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Surprise, Surprise: Inflation Doubles Expectations to 5.6%

By: Steve Johnson

8/14/2008 - 34 Comments

The U.S. Labor Department reported Thursday that consumer prices rose by 0.8% last month, twice the 0.4% gain that economists had been expecting.

Who are these economists who continue to forecast so badly?   Economists are not supposed to be like meteorologists.  They are supposed to be able to study the economic conditions and accurately predict the future. 

Higher energy and food costs pushed U.S. consumer prices up in July at twice the expected rate, resulting in the U.S. inflation rate to the highest level in 17 years.  Who couldn’t have predicted this was coming?  I just don’t get it.  Why are the majority of the economists still not seeing a major economic decline?  Here are some of the very obvious recent events:

  • Bank losses in the trillions
  • Inflation increasing faster then the last 17 years
  • 450,000 jobs lost in the last eight months
  • Housing market in the worst correction since the Great Depression
  • The largest government bailout of banks and homeowners in history

The jump in inflation marked the third straight month of oversized inflation increases following jumps of 0.6% in May and 1.1% in June. And it leaves inflation rising by 5.6% over the past year, the biggest 12-month gain since January, 1991.

The jump in inflation left consumers even more squeezed, when the Labor Department said that average weekly earnings, after adjusting for inflation, fell by 3.1% in July compared to a year ago, the biggest year-over-year decline since November 1990.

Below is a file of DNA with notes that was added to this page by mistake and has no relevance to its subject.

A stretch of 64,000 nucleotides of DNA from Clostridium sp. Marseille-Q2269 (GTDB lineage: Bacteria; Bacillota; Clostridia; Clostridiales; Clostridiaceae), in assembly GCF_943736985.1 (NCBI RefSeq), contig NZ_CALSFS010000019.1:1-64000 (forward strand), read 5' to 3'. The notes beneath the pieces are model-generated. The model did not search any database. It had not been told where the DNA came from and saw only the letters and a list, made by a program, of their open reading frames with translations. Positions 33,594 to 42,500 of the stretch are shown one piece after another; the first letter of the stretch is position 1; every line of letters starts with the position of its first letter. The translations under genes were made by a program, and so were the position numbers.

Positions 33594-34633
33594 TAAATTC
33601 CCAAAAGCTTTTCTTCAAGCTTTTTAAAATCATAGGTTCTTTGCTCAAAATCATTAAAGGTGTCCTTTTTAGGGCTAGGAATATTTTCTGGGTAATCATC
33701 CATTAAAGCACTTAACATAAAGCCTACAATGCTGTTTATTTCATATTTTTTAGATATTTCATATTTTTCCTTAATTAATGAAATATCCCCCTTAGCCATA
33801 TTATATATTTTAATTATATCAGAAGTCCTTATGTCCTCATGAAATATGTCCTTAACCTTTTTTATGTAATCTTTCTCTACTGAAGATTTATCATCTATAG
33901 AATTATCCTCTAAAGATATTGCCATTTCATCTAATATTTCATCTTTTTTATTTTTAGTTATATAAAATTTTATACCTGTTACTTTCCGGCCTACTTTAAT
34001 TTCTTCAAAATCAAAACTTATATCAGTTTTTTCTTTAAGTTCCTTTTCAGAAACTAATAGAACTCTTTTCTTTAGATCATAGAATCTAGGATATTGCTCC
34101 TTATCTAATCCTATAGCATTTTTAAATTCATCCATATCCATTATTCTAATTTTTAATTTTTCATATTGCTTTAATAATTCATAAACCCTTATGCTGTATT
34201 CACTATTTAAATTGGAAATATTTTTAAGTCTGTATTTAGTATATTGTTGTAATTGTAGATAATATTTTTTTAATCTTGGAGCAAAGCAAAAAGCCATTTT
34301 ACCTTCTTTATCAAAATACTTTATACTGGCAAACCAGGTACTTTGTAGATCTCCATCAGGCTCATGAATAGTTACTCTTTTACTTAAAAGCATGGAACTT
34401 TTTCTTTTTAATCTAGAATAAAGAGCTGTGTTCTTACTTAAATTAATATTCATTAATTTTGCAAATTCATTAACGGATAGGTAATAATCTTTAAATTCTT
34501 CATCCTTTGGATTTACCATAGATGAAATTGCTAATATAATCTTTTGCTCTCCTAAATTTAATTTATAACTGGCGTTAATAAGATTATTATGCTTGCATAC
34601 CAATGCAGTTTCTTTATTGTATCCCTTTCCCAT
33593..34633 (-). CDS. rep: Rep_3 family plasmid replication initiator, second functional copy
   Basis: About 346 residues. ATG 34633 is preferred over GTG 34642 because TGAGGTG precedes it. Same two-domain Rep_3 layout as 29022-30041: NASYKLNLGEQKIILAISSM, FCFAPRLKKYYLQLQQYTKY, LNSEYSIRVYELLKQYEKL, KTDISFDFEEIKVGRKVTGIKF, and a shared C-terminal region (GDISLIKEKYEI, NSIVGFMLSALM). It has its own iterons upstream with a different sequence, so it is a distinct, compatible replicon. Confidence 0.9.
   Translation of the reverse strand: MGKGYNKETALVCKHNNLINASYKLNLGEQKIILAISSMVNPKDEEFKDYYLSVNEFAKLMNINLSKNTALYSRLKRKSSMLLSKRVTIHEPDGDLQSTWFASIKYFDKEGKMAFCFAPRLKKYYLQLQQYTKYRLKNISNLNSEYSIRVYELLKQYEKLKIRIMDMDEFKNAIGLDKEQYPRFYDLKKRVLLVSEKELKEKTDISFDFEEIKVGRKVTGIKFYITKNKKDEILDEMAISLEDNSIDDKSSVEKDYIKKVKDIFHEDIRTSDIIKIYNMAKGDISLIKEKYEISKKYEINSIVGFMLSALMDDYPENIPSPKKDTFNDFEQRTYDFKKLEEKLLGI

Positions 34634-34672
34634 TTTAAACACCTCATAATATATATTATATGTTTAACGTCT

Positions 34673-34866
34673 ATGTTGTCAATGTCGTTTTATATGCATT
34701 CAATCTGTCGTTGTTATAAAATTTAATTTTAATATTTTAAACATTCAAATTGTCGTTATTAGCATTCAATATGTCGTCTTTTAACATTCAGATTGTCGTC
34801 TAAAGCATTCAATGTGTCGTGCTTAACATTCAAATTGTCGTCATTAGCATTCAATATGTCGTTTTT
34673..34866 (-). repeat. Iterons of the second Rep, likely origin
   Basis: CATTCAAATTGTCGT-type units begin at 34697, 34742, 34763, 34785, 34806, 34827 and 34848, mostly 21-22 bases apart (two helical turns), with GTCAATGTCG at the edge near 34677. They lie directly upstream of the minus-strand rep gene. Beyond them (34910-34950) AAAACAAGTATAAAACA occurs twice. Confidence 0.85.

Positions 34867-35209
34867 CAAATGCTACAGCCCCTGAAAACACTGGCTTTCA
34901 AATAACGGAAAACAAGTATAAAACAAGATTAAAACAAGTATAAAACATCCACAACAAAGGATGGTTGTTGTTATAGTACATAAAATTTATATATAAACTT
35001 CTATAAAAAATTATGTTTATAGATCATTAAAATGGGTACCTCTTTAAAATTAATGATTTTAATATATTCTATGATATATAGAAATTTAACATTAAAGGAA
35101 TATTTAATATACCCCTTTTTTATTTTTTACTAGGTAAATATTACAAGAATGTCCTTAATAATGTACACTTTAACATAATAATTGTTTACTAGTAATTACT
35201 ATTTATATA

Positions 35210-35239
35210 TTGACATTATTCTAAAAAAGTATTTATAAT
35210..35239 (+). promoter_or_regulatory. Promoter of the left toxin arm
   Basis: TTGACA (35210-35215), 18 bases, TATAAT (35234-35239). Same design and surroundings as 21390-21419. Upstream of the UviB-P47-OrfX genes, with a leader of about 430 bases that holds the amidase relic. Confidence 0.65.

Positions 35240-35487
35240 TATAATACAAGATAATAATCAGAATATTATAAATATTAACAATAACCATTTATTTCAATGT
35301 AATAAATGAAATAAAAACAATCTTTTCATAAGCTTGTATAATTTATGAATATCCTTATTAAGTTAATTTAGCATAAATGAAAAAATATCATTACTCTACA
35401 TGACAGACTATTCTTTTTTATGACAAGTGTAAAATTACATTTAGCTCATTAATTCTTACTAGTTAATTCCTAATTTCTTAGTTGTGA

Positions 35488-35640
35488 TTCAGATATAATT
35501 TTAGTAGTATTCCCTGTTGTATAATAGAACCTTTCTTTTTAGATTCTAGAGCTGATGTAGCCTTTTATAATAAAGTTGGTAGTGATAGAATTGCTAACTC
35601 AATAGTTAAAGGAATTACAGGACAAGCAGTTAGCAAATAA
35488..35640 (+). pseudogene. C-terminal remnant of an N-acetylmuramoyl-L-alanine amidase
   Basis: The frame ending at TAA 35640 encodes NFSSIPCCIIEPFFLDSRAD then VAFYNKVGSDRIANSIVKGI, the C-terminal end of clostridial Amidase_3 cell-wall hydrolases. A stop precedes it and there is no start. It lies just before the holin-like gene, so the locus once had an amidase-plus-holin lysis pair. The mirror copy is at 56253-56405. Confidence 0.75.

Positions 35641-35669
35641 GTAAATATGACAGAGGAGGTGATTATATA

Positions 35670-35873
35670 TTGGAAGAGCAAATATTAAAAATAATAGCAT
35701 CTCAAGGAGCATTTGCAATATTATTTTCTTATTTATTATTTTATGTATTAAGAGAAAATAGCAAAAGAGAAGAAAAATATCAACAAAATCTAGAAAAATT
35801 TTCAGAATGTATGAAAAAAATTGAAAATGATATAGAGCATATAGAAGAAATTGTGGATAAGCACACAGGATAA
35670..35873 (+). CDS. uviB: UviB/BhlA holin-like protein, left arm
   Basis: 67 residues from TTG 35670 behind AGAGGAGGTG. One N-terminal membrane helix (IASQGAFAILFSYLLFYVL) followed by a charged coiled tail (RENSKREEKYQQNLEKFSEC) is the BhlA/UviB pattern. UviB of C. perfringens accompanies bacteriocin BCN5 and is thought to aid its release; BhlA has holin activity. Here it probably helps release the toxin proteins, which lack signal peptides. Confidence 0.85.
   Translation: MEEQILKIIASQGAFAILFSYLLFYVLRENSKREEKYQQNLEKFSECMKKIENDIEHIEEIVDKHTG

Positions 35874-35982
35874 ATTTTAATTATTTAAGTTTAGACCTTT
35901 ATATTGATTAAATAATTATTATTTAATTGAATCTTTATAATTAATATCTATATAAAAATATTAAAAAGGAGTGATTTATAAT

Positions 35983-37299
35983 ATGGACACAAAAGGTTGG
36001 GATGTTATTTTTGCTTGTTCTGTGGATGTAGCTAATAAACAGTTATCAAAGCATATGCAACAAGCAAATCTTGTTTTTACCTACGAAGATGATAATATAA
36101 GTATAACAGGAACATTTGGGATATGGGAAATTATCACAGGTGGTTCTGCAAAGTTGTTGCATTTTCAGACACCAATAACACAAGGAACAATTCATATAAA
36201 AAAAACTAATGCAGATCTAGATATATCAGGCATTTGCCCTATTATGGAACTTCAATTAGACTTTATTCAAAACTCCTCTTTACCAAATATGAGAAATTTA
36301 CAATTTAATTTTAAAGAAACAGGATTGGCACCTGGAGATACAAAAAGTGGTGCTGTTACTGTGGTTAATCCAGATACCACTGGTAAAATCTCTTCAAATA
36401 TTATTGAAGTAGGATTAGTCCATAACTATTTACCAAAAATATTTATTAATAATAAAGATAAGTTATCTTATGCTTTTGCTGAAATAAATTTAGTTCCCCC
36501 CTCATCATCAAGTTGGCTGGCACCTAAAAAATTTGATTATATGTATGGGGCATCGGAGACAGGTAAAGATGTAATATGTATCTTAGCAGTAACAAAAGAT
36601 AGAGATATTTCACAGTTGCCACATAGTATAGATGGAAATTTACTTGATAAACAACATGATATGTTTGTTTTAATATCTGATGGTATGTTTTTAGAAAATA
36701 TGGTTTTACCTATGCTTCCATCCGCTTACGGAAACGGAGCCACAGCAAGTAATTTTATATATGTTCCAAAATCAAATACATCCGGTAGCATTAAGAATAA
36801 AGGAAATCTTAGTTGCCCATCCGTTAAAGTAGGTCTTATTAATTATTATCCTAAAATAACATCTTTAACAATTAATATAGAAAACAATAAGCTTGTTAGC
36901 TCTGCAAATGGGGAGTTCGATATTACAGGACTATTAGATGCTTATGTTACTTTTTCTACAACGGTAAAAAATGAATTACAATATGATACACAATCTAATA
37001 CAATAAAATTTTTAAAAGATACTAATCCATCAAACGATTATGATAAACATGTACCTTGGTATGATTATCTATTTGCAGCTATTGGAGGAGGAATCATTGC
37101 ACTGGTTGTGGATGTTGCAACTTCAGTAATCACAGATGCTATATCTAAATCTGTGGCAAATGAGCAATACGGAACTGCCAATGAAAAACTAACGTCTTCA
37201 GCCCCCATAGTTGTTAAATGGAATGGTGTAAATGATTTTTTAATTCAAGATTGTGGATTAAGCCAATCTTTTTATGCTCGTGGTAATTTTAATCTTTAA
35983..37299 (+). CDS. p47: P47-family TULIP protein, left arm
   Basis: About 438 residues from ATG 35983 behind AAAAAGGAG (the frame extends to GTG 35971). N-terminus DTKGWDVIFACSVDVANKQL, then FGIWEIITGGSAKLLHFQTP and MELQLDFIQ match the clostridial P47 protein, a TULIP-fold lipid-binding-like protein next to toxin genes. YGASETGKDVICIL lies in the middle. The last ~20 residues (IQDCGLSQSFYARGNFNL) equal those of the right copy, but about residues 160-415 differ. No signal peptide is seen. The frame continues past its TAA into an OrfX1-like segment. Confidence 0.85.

New Economists

Maybe we need new economists who can get a grip on reality and give the nation some better predictions of the future.  I can tell you right now that inflation will be closer to 10-12% within one year.  Just take the average of the last three months (0.6+1.1+0.8)/3 =  0.83 and multiply it by 12 months and you get, 0.83*12 =10%.

The government is still using something like 0.9% inflation to calculate quarterly economic growth, which is why they can say we are not in a recession yet. But as time goes on, they are re-calculating the numbers. They have already adjusted the Q4 2007 numbers to show that the economy declined in Q4 of 2007 and it's very likely that they will adjust the Q1 2008 numbers to also show negative economic growth - which is two consecutive quarters of negative growth - which is the definition of a recession. It's very likely that the nation has already been in a recession for close to one year.

Federal Reserve Chairman Ben Bernanke has been printing money faster and faster to try to keep the financial system from sinking, while hoping and praying that the market returns to normal, the losses are cleared and the system holds together while the storm passes.  But in the process, the system is taking a lot of water and the cargo is becoming worthless.  It's time to move away from the windows and start inflating the lifeboats.  As inflation eats away at the value of the dollar, the last guy holding dollars will suffer the biggest losses. 

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